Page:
The dirty secret of electric vehicles

rocky raccoon

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Rob, the only way to use energy is to convert it to another form of energy. The change itself is what allows it. Even a nuclear powered ship is essentially a steam turbine engine that uses an atomic pile rather than an oil plant to boil the water. The big difference is in the fuel efficiency.

Electric motors are very efficient, producing little waste heat but one still has to produce the electricity either by wire transmission or battery charging. Somewhere energy must be converted to another form of energy, perhaps several times. This results in losses at every conversion step. Nuclear plants are by far the best way in terms of energy density and reliability.
 

gulfcoastguy

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Nuclear power works 24/7 rain or shine. Solar works 12 hours a day if it’s a good day. It requires battery storage for nights or stormy weather. Nuclear power typically produces surplus power at night. That power can be stored directly in electric car batteries. Or it can generate hydrogen from seawater or wastewater and use the hydrogen as a form of stored energy.
 

nwdiver

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Or it can generate hydrogen from seawater or wastewater and use the hydrogen as a form of stored energy.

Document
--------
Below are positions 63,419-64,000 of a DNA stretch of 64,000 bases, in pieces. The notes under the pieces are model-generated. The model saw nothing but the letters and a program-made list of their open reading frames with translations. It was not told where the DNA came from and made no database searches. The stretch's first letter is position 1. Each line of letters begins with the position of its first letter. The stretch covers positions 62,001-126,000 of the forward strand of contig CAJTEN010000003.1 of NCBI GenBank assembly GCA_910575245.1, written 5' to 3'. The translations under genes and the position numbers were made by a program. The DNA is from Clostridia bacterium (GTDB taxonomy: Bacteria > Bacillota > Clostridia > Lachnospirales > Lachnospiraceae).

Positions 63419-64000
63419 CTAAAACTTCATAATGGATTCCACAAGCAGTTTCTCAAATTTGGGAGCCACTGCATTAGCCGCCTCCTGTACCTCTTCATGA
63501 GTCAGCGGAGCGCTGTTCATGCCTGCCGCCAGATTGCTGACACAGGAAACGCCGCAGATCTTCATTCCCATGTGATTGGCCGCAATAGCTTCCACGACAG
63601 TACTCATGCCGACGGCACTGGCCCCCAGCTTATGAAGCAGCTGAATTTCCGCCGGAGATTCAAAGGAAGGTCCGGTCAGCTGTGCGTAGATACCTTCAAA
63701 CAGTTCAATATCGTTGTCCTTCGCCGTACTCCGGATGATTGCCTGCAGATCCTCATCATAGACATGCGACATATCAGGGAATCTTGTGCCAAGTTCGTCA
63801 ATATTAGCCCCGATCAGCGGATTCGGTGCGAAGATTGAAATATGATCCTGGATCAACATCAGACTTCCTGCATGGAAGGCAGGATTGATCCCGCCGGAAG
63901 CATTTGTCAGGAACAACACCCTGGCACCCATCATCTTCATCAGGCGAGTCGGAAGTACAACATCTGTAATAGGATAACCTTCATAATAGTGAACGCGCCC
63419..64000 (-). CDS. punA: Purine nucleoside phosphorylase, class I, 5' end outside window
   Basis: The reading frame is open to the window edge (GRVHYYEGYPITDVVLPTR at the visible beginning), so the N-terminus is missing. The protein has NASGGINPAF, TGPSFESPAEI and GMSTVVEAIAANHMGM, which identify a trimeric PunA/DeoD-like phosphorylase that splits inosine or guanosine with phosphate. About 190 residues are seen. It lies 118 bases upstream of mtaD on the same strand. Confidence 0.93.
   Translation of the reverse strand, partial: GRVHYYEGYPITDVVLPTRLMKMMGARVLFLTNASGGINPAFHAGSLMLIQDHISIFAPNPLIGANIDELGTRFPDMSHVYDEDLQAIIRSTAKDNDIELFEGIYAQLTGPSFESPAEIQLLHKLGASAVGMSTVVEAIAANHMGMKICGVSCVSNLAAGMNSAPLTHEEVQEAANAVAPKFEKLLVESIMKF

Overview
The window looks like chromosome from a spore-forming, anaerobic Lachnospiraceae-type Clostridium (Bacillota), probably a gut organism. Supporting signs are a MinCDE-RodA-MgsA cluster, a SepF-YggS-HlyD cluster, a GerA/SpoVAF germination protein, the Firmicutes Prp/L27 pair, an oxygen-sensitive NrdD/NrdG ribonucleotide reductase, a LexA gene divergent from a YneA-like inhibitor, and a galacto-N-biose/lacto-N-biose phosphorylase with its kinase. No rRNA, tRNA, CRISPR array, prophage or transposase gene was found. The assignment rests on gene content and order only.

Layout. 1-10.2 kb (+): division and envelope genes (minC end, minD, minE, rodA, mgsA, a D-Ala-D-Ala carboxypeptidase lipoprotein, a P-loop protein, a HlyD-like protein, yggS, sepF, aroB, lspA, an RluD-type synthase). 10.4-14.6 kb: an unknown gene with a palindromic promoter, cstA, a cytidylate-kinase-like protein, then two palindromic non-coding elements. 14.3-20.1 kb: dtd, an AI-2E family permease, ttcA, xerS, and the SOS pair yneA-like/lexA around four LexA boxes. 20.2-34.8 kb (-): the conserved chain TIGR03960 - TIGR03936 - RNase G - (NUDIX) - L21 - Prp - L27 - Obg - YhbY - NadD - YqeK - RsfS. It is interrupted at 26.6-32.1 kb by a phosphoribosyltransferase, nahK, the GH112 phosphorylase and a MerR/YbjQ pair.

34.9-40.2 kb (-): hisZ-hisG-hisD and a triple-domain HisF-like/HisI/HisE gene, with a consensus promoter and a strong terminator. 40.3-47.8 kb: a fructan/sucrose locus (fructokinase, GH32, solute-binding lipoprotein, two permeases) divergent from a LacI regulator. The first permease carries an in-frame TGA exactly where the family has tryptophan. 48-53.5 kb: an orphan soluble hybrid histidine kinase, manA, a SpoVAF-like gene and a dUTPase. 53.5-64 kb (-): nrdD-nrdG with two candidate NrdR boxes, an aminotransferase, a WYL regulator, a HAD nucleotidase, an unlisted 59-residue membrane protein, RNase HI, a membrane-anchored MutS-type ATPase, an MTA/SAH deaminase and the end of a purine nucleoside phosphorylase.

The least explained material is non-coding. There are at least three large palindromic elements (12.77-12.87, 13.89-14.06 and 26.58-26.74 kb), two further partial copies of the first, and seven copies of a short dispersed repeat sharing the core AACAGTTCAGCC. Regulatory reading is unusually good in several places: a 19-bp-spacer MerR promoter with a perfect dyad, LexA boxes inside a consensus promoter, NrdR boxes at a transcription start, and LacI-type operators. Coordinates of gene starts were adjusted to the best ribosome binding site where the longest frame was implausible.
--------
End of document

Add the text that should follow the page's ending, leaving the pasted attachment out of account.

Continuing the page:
When we get to the point that H2 is cheap enough to use for grid storage it's going to make a lot more sense to use $20/MWh renewable energy to split water than $120/MWh nuclear. And those are 2020 prices. By the time electrolysis equipment is cheap enough (~2030) it's probably going to be closer to $10/MWh vs $150/MWh. Thermal generation simply cannot compete with wind or solar PV on cost, it's physically impossible. And... once you're using surplus energy to split water at scale intermittence is completely irrelevant.
 

gulfcoastguy

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I noticed that you didn’t touch the intermittent nature of solar energy. Most people will be charging their cars at night.
 

nwdiver

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I noticed that you didn’t touch the intermittent nature of solar energy. Most people will be charging their cars at night.
That's mostly because it's currently cheapest at night. Workplace charging is likely to become more and more common. There's also a lot of surplus wind at night. Once there are enough EVs to make it worth developing they can be integrated into 'virtual' power plants.
 

bwilson4web

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That fusion reactor is not reliable any time, any day, anywhere and requires huge amounts of energy storage. It also requires an unreasonable amount of collection area that could be put to better use.

Solar power is useful but not to reliably supply the grid for future demand.
Source: https://www.carbonbrief.org/solar-is-now-cheapest-electricity-in-history-confirms-iea

Meanwhile, a major part of the Tesla business model involves grid power storage and home solar roofs. There is an old saying, never let perfect become the enemy of 'good enough.' If not enough sun light, there is often enough wind for megawatt wind mills.

Bob Wilson
 
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